ERIC Number: ED040675
Record Type: RIE
Publication Date: 1970-Mar-4
Reference Count: 0
Open Admissions: Before the Deluge.
Newcomb, Theodore M.
Institutions of higher education will have to change themselves radically if they are seriously interested in instituting open admissions policies, and one of the biggest obstacles to creating a learning environment conducive to a new kind of student will be overcoming institutional pride in its own elitism. Students have traditionally entered the university with the understanding that they have to take certain courses, and that their attendance at the institution depends on their academic performance as judged by the faculty. For ghetto students, this is practically a guarantee for failure. Under a really open admissions policy, the student should have the opportunity to have a series of experiences that he considers desirable for himself at that time, without requirements, grades, or accreditation. When the student decides that he wants to prepare for a specific profession or degree, he can readily transfer to a credit program. The non-credit program could be staffed by the nonacademic personnel from the community. Learning to take responsibility for one's own learning is the central aspect of individual growth and this will be fostered by a policy which allows students to help determine what is relevant to their education. Such a policy will demand institutional reorganization into smaller units, such as cluster colleges. (AF)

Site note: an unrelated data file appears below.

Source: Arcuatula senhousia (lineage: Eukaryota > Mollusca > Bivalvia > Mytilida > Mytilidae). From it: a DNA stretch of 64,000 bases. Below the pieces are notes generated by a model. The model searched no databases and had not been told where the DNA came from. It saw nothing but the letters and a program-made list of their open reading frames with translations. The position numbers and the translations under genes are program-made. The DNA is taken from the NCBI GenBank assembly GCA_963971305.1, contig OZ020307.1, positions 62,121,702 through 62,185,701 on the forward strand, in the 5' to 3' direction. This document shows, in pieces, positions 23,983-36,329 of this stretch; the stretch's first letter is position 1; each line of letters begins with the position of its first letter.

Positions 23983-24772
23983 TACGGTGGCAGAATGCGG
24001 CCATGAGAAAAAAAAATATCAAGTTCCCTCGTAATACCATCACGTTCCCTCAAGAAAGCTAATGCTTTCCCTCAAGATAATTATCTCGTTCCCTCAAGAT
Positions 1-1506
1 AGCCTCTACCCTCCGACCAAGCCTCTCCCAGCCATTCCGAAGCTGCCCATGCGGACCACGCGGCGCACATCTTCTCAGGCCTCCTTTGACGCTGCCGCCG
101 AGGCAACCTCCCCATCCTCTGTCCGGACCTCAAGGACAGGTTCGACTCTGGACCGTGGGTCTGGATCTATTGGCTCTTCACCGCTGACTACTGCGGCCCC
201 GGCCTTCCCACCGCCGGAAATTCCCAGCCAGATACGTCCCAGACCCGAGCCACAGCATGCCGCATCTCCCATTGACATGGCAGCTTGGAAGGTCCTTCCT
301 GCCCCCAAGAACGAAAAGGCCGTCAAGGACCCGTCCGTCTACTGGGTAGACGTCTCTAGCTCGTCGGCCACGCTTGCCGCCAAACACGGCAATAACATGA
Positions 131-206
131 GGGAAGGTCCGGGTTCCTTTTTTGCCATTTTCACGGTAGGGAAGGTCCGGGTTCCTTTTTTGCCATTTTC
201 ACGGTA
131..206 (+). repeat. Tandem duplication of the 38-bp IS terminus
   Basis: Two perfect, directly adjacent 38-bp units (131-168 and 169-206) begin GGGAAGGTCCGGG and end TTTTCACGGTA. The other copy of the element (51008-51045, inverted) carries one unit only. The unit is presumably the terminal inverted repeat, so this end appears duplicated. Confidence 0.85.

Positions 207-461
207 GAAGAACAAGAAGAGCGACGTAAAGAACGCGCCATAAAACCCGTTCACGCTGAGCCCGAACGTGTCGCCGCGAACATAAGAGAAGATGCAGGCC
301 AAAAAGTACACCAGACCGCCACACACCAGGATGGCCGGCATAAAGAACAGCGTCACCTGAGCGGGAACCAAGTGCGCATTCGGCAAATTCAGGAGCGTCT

Publication Type: N/A
Education Level: N/A
Authoring Institution: American Association for Higher Education, Washington, DC.
Note: Paper presented at the 25th National Conference of the American Association for Higher Education, Chicago, Illinois, March 4, 1970